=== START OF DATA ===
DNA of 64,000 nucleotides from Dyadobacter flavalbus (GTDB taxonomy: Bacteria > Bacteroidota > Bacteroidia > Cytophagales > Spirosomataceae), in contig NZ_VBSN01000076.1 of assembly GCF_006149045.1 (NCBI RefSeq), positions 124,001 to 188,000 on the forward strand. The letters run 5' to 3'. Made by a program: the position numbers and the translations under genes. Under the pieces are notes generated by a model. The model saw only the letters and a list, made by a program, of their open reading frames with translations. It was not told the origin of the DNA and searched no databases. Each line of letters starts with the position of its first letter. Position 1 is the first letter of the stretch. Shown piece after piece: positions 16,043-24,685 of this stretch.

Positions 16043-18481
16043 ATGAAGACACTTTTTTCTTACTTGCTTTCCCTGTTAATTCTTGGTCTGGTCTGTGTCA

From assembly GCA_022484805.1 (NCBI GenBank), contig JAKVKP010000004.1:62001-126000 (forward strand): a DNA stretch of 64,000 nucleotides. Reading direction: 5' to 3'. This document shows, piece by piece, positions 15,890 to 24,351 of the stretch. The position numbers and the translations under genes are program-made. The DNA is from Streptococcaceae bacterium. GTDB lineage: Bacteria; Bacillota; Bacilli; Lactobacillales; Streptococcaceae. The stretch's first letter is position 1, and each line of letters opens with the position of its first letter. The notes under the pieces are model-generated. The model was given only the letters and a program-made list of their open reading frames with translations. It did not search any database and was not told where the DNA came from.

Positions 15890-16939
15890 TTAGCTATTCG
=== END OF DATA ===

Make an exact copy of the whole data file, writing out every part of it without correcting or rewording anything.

DNA of 64,000 nucleotides from Dyadobacter flavalbus (GTDB taxonomy: Bacteria > Bacteroidota > Bacteroidia > Cytophagales > Spirosomataceae), in contig NZ_VBSN01000076.1 of assembly GCF_006149045.1 (NCBI RefSeq), positions 124,001 to 188,000 on the forward strand. The letters run 5' to 3'. Made by a program: the position numbers and the translations under genes. Under the pieces are notes generated by a model. The model saw only the letters and a list, made by a program, of their open reading frames with translations. It was not told the origin of the DNA and searched no databases. Each line of letters starts with the position of its first letter. Position 1 is the first letter of the stretch. Shown piece after piece: positions 16,043-24,685 of this stretch.

Positions 16043-18481
16043 ATGAAGACACTTTTTTCTTACTTGCTTTCCCTGTTAATTCTTGGTCTGGTCTGTGTCA

From assembly GCA_022484805.1 (NCBI GenBank), contig JAKVKP010000004.1:62001-126000 (forward strand): a DNA stretch of 64,000 nucleotides. Reading direction: 5' to 3'. This document shows, piece by piece, positions 15,890 to 24,351 of the stretch. The position numbers and the translations under genes are program-made. The DNA is from Streptococcaceae bacterium. GTDB lineage: Bacteria; Bacillota; Bacilli; Lactobacillales; Streptococcaceae. The stretch's first letter is position 1, and each line of letters opens with the position of its first letter. The notes under the pieces are model-generated. The model was given only the letters and a program-made list of their open reading frames with translations. It did not search any database and was not told where the DNA came from.

Positions 15890-16939
15890 TTAGCTATTCG